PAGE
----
My Edinburgh Old Town map is now on sale!

The medieval streets and wynds of Scotland’s capital city crammed into a sheet of A2 with a splash of watercolour and some swirly bits. How do I squash tenements, towers, bridges, bars, gardens, galleries – and a whacking great castle – into one illustration? Well…

I start by walking the area – repeatedly. Edinburgh is my home town so I’m familiar with the eclectic architecture of the old quarter, from the gothic spires of St Giles Cathedral and the Tollbooth Kirk to the clean lines of the Scottish Parliament. But there are hidden gems and a wealth of quirky details to discover.

I take scores of reference shots and then Google away until I have an extensive list of the things I’d like to include.

Everything is carefully plotted before pen hits paper. I trace an initial pencil rough from existing maps, then mark out key structures, trace the map again and start to fill the spaces between. The shape of the underlying map changes subtly as sparser areas contract and busy ones expand to accommodate Must Sees. There’s never enough space for all the good bits so I repeat the process, editing as I go. And then do it again. Several times.

When everything slots together nicely I trace the outlines onto clean cartridge paper and get down to the fun bit – drawing in ink. I’ve used Rotring Radiograph pens in various widths since I was a college. (Not telling you when. Suffice to say it was a while back.) They gum up, blob and frequently make me shout, but the result is worth it – lovely clean, dense, inky lines. At this point I let loose and add details and decorative swirls.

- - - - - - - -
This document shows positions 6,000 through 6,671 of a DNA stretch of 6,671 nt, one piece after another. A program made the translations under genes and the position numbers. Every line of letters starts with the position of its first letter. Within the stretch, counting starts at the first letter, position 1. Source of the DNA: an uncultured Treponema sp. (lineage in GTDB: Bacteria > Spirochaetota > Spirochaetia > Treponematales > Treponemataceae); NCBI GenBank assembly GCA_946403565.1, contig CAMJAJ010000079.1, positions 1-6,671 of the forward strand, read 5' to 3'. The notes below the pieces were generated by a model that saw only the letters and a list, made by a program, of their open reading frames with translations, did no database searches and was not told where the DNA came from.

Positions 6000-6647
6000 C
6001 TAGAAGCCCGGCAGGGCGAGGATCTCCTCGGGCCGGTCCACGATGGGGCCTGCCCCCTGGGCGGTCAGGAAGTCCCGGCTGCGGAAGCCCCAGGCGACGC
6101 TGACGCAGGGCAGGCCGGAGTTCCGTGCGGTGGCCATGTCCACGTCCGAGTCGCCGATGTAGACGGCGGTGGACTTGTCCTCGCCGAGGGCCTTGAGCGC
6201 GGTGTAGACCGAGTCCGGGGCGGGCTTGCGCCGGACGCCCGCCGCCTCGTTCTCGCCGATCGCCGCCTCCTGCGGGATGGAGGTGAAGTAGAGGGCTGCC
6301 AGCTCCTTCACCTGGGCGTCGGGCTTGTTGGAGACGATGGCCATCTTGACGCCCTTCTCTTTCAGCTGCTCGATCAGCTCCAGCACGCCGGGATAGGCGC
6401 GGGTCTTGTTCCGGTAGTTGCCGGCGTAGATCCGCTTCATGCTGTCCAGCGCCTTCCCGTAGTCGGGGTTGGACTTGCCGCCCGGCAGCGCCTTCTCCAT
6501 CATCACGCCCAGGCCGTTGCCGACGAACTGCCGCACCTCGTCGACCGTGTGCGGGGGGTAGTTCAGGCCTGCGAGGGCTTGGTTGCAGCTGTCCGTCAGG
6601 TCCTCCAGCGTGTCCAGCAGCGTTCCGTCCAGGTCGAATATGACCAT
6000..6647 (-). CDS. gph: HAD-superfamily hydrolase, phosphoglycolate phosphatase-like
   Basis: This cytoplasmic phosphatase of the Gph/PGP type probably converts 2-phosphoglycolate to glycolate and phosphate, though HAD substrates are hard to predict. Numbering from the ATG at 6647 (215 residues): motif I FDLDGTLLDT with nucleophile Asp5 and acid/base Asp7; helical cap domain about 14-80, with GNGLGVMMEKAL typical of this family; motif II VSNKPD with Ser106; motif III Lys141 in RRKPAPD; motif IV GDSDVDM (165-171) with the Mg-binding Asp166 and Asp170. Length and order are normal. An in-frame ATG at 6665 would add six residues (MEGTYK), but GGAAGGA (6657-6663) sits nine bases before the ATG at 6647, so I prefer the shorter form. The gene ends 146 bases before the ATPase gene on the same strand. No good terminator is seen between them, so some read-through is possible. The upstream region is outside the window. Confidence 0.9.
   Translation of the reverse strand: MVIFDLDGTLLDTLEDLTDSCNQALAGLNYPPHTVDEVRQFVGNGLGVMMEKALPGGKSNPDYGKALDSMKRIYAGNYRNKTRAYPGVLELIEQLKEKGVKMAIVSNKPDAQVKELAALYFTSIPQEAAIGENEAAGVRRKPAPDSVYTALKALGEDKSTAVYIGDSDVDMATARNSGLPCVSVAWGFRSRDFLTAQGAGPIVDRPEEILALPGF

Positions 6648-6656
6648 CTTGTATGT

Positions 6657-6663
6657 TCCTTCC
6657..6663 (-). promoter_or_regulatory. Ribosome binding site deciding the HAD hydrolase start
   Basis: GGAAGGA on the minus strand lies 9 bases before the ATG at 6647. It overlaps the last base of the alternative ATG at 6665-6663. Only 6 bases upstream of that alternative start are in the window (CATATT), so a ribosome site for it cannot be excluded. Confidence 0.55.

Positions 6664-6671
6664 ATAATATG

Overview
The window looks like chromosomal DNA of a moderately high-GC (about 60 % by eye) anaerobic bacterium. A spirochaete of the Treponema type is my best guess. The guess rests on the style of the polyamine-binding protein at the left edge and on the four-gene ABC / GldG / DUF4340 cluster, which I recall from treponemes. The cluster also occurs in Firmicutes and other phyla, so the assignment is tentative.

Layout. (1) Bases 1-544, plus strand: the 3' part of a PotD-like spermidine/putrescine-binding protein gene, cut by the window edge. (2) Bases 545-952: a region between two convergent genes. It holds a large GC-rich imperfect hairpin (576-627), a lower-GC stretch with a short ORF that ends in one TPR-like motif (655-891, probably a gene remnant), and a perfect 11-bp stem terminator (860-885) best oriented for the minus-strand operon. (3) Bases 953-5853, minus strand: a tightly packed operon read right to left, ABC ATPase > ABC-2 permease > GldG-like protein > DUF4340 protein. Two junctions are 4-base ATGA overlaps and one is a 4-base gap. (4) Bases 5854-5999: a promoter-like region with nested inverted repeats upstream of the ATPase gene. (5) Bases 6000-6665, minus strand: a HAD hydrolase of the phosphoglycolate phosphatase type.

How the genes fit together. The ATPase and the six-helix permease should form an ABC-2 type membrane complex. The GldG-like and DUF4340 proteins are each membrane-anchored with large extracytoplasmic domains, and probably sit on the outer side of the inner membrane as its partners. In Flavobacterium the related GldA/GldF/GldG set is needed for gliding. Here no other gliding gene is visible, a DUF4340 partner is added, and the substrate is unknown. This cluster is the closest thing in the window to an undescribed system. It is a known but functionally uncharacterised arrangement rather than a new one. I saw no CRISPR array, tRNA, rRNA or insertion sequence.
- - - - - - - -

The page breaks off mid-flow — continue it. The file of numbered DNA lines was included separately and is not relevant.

If I was left to my own devices I’d scribble on ceaselessly. But at some stage I HAVE TO STOP and scan the beast in. At this stage I redraw any glaring mistakes and layer them over the scanned image. And then spend a few days Photoshopping rough edges and teeny errors. And my monochrome map is complete.

But there’s a colour version too! I splash watercolour onto textured paper and let it form subtle edges and patterns in the rough shape of the map. I scan the colour and position it under the inked map in Photoshop, cutting round various shapes until there are several layers (Slate, Trees, Pan tiles, Stone…). I adjust the hue of each layer, preserving the variations in the original watercolour.

I send digital files to the brilliant Kevin at Curving Clearly and he works his Giclee printing magic. He’s also a very talented painter and gets the colours spot on every time. The prints arrive to much excitement on gorgeous, fine-art, cotton paper. And then I sign them. And package them up with a key to all the elements. And start to think of the next map. Glasgow..?